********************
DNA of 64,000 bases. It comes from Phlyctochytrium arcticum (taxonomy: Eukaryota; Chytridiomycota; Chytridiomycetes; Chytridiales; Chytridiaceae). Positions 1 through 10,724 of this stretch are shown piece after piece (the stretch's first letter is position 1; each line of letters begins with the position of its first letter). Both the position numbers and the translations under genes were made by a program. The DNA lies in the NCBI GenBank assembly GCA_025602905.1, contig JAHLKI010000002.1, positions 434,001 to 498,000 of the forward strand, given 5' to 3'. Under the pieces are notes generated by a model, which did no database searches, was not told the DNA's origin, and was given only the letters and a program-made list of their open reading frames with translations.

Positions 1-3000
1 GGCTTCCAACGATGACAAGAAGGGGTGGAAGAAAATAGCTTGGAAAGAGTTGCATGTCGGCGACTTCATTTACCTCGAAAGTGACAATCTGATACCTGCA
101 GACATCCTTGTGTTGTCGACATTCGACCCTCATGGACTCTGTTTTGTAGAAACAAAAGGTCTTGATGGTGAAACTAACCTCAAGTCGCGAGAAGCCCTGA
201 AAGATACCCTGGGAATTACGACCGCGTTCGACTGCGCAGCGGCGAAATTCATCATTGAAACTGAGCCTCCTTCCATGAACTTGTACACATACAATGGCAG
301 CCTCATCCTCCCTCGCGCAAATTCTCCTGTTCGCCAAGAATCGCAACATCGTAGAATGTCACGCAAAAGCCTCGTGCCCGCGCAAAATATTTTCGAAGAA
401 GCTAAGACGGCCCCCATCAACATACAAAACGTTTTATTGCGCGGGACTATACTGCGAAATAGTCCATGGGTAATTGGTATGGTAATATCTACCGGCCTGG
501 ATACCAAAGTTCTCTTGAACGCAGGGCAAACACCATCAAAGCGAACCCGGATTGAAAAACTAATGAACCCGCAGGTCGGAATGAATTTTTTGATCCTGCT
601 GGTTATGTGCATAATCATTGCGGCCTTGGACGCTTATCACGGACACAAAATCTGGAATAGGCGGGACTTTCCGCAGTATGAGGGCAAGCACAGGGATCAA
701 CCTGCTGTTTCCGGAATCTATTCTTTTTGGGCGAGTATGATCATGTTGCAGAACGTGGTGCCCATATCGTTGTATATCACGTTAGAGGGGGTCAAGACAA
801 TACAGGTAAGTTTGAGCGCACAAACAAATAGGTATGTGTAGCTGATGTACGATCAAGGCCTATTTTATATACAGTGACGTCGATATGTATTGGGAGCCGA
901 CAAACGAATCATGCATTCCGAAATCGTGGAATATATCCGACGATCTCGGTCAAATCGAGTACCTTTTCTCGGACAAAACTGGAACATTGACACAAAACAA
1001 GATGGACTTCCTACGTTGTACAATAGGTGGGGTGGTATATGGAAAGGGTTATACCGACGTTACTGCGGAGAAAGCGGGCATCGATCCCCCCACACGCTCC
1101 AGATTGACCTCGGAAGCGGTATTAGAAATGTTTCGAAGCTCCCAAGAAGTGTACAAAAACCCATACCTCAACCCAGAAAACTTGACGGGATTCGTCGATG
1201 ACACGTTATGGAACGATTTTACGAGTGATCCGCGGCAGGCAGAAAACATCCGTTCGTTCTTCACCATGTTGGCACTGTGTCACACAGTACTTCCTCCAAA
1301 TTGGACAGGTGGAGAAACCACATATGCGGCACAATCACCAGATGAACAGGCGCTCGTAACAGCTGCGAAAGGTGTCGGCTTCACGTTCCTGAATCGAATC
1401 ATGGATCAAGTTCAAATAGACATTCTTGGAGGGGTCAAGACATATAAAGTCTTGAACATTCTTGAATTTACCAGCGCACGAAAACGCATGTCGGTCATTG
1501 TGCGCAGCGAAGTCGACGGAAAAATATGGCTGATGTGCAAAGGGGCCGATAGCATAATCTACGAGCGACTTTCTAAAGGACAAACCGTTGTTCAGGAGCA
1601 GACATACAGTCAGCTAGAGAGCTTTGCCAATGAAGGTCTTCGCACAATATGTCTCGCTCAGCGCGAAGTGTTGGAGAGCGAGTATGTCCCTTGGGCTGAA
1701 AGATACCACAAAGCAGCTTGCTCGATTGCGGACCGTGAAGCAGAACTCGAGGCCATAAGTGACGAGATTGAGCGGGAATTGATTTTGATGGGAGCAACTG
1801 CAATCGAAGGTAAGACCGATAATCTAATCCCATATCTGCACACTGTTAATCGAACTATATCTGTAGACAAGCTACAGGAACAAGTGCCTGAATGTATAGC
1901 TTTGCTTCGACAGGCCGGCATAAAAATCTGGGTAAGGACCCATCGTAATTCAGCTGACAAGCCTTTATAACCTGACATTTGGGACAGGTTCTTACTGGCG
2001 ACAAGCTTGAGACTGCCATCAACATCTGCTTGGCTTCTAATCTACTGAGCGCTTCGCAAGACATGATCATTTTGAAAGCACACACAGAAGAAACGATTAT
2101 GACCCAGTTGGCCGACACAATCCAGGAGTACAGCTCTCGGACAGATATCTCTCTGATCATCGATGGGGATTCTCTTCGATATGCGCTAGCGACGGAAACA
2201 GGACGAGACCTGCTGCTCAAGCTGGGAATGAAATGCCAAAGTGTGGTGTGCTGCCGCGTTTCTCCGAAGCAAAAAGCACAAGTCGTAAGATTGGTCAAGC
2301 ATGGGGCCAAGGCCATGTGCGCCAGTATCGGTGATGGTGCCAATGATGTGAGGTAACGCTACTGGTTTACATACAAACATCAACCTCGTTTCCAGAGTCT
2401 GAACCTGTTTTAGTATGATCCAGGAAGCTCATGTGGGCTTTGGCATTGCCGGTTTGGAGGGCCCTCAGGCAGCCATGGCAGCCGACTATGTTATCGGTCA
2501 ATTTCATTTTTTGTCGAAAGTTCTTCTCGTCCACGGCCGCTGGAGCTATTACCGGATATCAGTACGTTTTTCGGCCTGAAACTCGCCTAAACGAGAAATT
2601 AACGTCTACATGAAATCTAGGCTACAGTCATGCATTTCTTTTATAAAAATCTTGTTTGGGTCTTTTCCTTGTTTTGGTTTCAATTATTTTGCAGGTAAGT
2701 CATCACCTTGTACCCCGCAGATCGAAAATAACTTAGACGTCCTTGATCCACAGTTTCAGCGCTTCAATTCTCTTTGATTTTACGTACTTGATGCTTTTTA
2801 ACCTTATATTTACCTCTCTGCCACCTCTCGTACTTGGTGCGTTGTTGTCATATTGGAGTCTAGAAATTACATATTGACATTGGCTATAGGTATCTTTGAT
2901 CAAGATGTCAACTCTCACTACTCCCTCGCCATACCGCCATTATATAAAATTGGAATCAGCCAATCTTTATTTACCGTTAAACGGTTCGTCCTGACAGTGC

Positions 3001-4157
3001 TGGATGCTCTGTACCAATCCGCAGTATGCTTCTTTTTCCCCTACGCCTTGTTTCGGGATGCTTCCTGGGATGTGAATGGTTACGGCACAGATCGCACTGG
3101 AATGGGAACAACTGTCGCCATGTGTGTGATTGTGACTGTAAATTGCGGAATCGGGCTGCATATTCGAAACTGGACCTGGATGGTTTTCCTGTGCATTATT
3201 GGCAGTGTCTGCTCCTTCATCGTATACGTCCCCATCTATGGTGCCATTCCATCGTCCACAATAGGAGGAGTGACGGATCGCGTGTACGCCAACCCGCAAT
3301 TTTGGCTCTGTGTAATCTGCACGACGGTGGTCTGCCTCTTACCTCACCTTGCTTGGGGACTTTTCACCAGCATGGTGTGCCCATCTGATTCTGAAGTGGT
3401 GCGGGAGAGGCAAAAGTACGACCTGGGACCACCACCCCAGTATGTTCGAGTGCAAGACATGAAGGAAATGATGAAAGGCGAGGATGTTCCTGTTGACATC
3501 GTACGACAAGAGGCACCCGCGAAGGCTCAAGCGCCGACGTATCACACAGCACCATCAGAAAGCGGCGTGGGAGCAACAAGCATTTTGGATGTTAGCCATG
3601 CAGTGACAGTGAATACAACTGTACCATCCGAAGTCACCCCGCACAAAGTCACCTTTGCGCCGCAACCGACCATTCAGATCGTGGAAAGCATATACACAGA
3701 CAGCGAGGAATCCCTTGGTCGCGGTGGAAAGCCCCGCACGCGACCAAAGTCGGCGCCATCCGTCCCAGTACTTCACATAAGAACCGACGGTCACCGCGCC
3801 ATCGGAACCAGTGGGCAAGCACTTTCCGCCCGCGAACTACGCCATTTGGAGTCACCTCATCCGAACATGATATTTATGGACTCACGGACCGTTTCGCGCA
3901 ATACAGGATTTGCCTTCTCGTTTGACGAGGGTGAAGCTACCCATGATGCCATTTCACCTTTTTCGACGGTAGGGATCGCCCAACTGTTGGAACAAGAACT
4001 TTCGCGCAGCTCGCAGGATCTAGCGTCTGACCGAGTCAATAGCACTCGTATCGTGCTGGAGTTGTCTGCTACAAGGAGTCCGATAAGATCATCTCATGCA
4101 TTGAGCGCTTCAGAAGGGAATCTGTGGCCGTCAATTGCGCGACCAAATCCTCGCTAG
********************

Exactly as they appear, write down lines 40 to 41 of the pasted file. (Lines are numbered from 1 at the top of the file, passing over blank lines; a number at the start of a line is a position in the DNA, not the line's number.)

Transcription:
3601 CAGTGACAGTGAATACAACTGTACCATCCGAAGTCACCCCGCACAAAGTCACCTTTGCGCCGCAACCGACCATTCAGATCGTGGAAAGCATATACACAGA
3701 CAGCGAGGAATCCCTTGGTCGCGGTGGAAAGCCCCGCACGCGACCAAAGTCGGCGCCATCCGTCCCAGTACTTCACATAAGAACCGACGGTCACCGCGCC